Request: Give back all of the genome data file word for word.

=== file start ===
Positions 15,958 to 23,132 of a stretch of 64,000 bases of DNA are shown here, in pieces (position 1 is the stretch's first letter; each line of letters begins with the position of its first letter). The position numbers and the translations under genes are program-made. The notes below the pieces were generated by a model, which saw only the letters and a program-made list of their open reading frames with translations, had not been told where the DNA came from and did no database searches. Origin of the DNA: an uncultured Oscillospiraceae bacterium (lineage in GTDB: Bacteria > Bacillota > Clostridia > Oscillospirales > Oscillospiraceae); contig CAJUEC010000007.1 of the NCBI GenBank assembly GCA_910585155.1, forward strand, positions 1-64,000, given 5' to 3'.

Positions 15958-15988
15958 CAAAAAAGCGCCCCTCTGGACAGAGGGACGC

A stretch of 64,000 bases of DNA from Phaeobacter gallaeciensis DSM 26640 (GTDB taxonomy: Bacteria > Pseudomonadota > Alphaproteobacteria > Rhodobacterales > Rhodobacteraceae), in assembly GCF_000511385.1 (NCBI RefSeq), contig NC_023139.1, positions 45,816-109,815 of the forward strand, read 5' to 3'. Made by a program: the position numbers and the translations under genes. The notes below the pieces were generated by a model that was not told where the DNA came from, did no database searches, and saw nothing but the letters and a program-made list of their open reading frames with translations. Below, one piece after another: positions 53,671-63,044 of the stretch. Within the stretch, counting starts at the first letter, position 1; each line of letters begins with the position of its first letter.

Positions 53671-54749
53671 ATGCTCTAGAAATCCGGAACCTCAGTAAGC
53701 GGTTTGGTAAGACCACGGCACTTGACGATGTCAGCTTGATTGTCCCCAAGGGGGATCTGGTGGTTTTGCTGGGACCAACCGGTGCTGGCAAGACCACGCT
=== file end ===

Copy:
Positions 15,958 to 23,132 of a stretch of 64,000 bases of DNA are shown here, in pieces (position 1 is the stretch's first letter; each line of letters begins with the position of its first letter). The position numbers and the translations under genes are program-made. The notes below the pieces were generated by a model, which saw only the letters and a program-made list of their open reading frames with translations, had not been told where the DNA came from and did no database searches. Origin of the DNA: an uncultured Oscillospiraceae bacterium (lineage in GTDB: Bacteria > Bacillota > Clostridia > Oscillospirales > Oscillospiraceae); contig CAJUEC010000007.1 of the NCBI GenBank assembly GCA_910585155.1, forward strand, positions 1-64,000, given 5' to 3'.

Positions 15958-15988
15958 CAAAAAAGCGCCCCTCTGGACAGAGGGACGC

A stretch of 64,000 bases of DNA from Phaeobacter gallaeciensis DSM 26640 (GTDB taxonomy: Bacteria > Pseudomonadota > Alphaproteobacteria > Rhodobacterales > Rhodobacteraceae), in assembly GCF_000511385.1 (NCBI RefSeq), contig NC_023139.1, positions 45,816-109,815 of the forward strand, read 5' to 3'. Made by a program: the position numbers and the translations under genes. The notes below the pieces were generated by a model that was not told where the DNA came from, did no database searches, and saw nothing but the letters and a program-made list of their open reading frames with translations. Below, one piece after another: positions 53,671-63,044 of the stretch. Within the stretch, counting starts at the first letter, position 1; each line of letters begins with the position of its first letter.

Positions 53671-54749
53671 ATGCTCTAGAAATCCGGAACCTCAGTAAGC
53701 GGTTTGGTAAGACCACGGCACTTGACGATGTCAGCTTGATTGTCCCCAAGGGGGATCTGGTGGTTTTGCTGGGACCAACCGGTGCTGGCAAGACCACGCT